Here’s what I do. I keep a binder where I write ideas for products or sales promotions, etc. I read through it regularly to keep me motivated and to keep my creative thinking going. I tend to forget things (maybe you don’t, but I do); by writing them down, I have them all together to remind me. A binder or notebook is a great place to do your math so you know how many visitors you need to make your financial goals.
Make a plan and stick to it. There may be times it needs to be changed a little. Not everything works; so you make adjustments as you go. Don’t think you can lay it all out on paper and it will work perfect.
Posted on 06 November 2010 by Marketing Spot
Posted on 02 November 2010 by Marketing Spot
In the last few days alone, two top-level executives at the world’s largest online search company, Google, announced they would be stepping down from their posts due to personal reasons.
Chad Hurley, now 33 years old, was the first executive to announce he would step down from his position as the chief executive officer at YouTube, the same company he founded which was later acquired by the search giant for $1.65-billion in an all cash deal.
Mr. Hurley founded YouTube along with co-founders Steve Chen and Jawed Karim, who also had positions at Google but later left the company.
Mr. Hurley earned $345-million alone as a result of the Google acquisition, which included terms that he would continue working at the company as CEO.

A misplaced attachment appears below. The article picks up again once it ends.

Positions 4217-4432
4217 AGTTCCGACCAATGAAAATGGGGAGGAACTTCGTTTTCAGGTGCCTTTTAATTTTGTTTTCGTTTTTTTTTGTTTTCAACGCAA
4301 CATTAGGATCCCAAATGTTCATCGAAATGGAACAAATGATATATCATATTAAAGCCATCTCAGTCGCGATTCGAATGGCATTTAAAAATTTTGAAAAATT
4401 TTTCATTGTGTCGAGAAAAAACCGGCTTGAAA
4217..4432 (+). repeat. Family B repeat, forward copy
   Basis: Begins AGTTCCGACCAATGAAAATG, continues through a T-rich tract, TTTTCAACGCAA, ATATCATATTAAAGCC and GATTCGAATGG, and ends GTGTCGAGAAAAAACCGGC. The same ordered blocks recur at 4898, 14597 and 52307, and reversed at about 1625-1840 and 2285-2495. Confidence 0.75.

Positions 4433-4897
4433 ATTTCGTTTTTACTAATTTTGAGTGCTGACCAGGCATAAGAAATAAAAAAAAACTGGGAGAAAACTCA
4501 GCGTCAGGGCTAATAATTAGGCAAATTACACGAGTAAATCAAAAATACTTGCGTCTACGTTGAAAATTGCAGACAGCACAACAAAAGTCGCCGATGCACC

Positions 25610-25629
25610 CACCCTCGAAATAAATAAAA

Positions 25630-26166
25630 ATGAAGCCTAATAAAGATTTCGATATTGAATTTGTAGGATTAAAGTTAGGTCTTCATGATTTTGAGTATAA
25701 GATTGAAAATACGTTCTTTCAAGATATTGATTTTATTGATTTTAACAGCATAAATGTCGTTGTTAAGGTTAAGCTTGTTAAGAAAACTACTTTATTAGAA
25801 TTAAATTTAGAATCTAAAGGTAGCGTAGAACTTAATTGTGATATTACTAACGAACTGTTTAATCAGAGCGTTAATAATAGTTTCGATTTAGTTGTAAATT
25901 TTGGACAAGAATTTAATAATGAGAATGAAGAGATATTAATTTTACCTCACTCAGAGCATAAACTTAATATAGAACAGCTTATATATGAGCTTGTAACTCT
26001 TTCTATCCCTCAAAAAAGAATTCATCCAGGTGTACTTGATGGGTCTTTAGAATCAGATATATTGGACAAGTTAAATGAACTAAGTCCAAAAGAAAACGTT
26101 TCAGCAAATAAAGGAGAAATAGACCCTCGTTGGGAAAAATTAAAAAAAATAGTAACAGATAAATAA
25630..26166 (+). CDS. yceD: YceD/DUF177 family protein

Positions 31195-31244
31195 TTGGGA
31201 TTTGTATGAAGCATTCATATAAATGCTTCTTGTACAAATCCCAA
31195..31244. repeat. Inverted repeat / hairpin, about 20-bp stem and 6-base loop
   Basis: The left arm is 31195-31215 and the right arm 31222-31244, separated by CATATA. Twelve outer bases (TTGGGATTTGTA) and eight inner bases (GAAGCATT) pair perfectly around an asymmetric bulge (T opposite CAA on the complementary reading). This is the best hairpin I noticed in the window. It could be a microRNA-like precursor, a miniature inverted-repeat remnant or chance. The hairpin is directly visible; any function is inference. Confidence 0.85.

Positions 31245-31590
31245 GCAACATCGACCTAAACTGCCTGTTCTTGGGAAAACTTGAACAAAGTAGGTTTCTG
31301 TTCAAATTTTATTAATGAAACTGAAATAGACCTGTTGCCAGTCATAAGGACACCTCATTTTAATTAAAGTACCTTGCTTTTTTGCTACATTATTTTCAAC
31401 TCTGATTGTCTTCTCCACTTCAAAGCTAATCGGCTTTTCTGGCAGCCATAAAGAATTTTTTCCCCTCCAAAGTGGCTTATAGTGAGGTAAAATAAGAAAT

Although Google consolidates revenue from its properties into a single account, executives previously said they expected YouTube to begin turning a profit in the short-run, confirming the almost six-year-old site is still not profitable.
Extensive operating costs and marginal advertising revenue in the economic downturn have made it a challenge for YouTube to turn a profit.
In the latest earnings conference discussion, Google said YouTube is now serving more than 2-billion videos every week.
Google faced litigation challenges over copyright infringement allegations made by publishers, but those lawsuits were dismissed as the company was found to have taken reasonable care to mitigate any losses by promptly removing indicated videos from YouTube.
In a clear attempt by Google to finally turn a profit for YouTube, the company has appointed Salar Kamangar to succeed Mr. Hurley as the new chief executive of YouTube effective now.
Mr. Kamangar will be responsible for growing YouTube by generating more revenue through content partnerships and by managing primary revenue streams like advertising, which generate less than 10-percent of total advertising revenue for Google annually.
In an attempt to generate more revenue, the company has experimented with new forms of advertising to increase click-through rates, such as by placing advertisements directly into videos, something users find very intrusive.
The Internet landscape has effectively changed as tech-savvy Internet users now click less on advertisements, and the value of ads has also decreased over the last few years as new advertising networks have emerged and as companies spend less due to increasing economic volatility.
Mr. Kamangar faces a challenging job ahead of him at netting the first profit for the company.
He needs to ensure the user experience at YouTube does not diminish in a frugal attempt to marginally increase click-rates from more intrusive ads.
Mr. Kamangar already works at Google as the vice president of Google Web Applications.
The company has not said if Mr. Kamangar would be the permanent new CEO at YouTube.
The second top executive at Google to be stepping down in the coming weeks is Omar Hamoui, who co-founded the mobile advertising network AdMob in 2006, the same company Google scooped up for $750-million last May.